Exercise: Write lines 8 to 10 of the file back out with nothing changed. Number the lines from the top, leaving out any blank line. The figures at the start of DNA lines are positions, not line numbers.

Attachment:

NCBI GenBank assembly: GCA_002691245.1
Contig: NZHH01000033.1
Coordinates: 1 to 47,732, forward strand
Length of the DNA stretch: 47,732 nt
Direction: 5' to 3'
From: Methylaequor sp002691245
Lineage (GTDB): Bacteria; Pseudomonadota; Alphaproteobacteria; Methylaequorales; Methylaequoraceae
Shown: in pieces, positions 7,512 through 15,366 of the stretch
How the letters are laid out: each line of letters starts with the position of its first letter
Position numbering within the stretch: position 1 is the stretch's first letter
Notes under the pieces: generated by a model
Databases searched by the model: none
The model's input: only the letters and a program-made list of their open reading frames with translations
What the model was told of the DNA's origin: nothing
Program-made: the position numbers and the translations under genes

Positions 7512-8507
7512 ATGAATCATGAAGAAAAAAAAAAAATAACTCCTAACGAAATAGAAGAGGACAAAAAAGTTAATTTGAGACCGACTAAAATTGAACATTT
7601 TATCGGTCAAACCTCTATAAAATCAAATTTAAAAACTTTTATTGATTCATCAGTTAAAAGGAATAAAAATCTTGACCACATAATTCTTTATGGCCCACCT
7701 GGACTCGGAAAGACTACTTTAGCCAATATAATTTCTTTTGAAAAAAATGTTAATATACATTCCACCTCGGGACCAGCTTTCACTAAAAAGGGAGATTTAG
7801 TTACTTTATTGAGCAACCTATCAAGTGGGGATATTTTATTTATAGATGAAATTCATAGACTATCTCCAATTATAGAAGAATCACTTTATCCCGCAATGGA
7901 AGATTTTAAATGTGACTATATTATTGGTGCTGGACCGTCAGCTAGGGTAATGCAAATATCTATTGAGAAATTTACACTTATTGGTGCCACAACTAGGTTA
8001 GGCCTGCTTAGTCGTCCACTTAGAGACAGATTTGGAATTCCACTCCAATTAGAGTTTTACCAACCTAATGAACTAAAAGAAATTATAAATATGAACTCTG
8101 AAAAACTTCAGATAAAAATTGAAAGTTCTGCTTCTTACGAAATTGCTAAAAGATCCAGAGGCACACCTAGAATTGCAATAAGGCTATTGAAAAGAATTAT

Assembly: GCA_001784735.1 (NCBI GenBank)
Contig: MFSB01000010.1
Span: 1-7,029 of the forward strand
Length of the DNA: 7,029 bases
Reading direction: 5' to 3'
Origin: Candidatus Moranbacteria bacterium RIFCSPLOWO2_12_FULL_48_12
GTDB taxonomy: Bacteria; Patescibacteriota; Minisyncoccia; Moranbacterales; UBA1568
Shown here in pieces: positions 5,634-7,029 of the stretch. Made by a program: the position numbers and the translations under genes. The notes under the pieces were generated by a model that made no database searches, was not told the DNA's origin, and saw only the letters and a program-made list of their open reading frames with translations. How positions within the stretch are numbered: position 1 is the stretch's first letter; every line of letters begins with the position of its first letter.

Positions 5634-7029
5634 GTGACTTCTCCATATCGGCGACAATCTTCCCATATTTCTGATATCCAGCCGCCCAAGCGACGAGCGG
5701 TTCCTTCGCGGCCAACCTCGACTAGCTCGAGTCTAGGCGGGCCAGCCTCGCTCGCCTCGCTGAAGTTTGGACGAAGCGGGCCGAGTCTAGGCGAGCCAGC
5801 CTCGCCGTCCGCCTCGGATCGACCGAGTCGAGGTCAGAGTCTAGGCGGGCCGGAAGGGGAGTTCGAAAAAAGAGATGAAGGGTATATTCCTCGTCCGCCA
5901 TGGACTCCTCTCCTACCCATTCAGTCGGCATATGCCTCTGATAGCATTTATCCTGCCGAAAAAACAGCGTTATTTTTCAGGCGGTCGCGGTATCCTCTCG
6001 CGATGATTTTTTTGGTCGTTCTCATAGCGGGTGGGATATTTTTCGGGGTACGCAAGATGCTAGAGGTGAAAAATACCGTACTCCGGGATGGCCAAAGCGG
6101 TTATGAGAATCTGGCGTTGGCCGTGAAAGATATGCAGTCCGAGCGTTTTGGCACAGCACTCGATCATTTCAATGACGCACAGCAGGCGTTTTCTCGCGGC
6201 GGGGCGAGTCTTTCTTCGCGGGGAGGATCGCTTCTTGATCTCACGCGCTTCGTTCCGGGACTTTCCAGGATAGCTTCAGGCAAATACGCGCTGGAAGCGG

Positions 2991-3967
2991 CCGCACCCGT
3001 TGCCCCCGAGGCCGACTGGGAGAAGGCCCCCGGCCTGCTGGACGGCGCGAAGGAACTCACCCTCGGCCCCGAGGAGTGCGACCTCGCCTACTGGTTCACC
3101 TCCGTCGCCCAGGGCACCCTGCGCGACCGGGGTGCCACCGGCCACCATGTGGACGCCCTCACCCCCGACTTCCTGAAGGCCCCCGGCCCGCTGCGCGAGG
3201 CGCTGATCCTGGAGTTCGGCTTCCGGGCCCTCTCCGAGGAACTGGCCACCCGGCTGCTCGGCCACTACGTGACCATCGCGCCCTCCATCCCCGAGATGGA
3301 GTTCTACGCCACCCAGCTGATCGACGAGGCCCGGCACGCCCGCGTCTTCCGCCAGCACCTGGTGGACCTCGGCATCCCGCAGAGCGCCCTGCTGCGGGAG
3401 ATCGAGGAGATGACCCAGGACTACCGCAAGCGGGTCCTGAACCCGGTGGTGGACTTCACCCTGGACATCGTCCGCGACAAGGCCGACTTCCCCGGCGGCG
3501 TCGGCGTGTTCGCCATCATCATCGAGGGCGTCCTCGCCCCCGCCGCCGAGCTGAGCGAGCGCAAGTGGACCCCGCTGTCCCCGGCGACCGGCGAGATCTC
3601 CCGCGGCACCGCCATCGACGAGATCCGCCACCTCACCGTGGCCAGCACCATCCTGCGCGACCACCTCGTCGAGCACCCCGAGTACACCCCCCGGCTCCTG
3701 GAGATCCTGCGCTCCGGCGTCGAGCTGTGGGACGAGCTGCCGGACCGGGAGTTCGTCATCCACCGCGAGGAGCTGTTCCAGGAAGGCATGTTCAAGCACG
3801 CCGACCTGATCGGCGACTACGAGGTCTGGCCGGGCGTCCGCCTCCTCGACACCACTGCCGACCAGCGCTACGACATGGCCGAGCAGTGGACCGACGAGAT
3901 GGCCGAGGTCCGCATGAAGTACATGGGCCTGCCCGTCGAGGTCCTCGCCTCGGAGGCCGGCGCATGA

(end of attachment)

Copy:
Shown: in pieces, positions 7,512 through 15,366 of the stretch
How the letters are laid out: each line of letters starts with the position of its first letter
Position numbering within the stretch: position 1 is the stretch's first letter